2Implementing LEOSA in Virginia

3LEOSA Information Bulletin for Connecticut

4LEOSA Information for Arizona

5NRA – LEOSA Welcomes the Military by Requiring New Identification Card Language for All – James Baranowski

6 POLICE Magazine – Weapons – Does the LEOSA Carry Law Apply to You? – January 17, 2014 – By James M. Baranowski

7U.S. Code 921 – Definitions

8Daniel O’Kelly, Director and Retired ATF Special Agent
International Firearms Specialist Academy
P.O. Box 338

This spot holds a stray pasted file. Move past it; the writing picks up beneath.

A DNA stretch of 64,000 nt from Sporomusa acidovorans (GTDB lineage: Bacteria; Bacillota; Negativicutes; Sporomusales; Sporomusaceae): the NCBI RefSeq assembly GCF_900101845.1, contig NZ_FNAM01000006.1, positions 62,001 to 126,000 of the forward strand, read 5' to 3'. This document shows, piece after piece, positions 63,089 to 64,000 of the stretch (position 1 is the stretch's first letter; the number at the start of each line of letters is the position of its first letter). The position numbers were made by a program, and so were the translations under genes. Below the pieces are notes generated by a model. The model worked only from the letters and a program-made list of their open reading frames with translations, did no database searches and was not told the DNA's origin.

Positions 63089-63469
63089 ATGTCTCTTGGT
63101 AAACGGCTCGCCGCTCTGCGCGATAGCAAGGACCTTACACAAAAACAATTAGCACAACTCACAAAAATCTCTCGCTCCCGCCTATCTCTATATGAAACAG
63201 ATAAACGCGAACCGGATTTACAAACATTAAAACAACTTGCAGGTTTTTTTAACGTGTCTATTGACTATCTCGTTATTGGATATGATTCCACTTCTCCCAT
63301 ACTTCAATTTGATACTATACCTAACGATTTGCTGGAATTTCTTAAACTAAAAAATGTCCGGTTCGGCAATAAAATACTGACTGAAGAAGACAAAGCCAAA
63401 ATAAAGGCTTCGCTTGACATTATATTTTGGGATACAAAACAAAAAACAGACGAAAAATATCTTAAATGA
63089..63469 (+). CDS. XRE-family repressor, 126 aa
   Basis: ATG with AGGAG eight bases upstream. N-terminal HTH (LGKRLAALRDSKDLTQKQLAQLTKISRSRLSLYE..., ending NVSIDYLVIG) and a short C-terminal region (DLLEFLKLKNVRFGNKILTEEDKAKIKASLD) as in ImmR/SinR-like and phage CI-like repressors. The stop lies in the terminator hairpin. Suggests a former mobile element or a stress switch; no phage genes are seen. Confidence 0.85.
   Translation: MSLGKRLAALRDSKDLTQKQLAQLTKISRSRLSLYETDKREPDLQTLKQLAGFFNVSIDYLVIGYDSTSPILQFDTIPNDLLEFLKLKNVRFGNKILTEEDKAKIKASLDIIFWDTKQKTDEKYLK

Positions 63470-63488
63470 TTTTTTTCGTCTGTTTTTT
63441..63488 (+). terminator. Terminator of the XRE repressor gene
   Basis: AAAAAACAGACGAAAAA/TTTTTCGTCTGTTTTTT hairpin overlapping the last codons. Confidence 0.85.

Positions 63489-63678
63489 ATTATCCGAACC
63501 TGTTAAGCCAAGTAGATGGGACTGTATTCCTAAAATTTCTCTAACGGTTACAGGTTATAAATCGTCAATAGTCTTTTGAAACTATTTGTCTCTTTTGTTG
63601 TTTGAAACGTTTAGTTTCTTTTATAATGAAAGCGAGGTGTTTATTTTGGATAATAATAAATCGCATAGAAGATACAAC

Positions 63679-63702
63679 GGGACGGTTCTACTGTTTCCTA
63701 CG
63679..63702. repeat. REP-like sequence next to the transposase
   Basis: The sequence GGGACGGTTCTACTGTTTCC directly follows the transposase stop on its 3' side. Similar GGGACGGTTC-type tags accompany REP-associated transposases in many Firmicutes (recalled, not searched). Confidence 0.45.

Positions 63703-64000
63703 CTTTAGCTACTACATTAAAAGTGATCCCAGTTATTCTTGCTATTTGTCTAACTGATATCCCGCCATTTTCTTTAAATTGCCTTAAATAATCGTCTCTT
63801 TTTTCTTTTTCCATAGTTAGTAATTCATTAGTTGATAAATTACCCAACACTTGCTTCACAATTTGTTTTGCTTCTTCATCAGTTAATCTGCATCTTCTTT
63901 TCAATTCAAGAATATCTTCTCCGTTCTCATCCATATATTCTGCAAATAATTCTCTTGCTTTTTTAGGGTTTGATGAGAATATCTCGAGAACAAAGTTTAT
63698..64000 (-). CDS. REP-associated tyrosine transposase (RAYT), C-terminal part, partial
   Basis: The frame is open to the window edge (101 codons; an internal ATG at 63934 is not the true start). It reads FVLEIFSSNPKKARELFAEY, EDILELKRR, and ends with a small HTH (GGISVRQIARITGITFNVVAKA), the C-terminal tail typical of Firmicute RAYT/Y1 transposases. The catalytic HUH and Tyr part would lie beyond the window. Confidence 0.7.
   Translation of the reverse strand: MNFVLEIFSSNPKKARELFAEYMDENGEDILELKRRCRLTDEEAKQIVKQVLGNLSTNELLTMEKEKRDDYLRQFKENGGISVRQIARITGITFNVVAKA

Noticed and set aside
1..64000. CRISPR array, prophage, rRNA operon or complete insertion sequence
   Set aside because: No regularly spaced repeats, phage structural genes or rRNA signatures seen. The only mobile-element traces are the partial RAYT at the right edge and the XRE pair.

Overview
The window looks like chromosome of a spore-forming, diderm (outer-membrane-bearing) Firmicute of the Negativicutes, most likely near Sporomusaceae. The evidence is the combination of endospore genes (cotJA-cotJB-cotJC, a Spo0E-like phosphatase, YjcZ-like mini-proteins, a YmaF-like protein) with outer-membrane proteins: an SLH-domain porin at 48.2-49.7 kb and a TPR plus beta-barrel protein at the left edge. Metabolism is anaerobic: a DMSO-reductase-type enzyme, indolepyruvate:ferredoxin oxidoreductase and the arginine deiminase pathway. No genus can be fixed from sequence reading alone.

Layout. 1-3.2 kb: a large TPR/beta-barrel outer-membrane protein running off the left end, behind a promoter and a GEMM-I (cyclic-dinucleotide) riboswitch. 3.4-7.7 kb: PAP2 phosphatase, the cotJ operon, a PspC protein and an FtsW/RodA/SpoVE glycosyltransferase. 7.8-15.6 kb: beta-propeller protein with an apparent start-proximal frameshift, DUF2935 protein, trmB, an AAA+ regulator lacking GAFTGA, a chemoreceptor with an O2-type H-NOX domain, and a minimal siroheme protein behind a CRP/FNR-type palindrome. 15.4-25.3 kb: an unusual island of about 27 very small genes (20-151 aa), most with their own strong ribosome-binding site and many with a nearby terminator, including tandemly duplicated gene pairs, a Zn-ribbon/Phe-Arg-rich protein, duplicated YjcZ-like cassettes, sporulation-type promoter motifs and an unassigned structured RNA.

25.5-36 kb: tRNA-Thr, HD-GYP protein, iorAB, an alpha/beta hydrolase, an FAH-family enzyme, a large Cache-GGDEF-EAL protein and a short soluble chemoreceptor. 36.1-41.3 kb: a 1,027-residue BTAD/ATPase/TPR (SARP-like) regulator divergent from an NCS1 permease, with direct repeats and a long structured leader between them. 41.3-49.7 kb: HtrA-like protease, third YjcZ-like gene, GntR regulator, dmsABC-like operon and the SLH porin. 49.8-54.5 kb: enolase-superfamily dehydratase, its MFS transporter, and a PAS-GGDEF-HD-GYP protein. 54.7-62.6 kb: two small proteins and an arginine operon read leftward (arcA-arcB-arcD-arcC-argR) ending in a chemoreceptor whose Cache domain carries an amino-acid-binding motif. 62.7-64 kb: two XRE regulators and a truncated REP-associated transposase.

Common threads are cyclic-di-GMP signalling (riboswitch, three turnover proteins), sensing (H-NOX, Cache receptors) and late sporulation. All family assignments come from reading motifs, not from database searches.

Lake Dallas, TX 75065
(813) 422-4674

9Jack & Judy Ragsdale, Owners
Elite Arms Training, Inc.
34A O.T. Davis Road
Lumberton, MS 39455
(601) 528-2410

10Pocket Pistols® magazine published bi-annually by Harris Publications, Inc.
Gun Buyer’s Annual® Presents #151
2015 Edition
“Concealed Carry Gun Laws by State” by Jeremy Clough on 11/03/2014
1115 Broadway
New York, NY 10010

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  1. Key thing is to be familiar with whatever weapon you carry. If you don’t go shooting with it monthly / every other month, I’d go as far as to say that carrying it is a bad idea. Revolvers, semi-automatics, whatever, the critical thing is that you know your weapon. If you don’t, DON’T CARRY IT.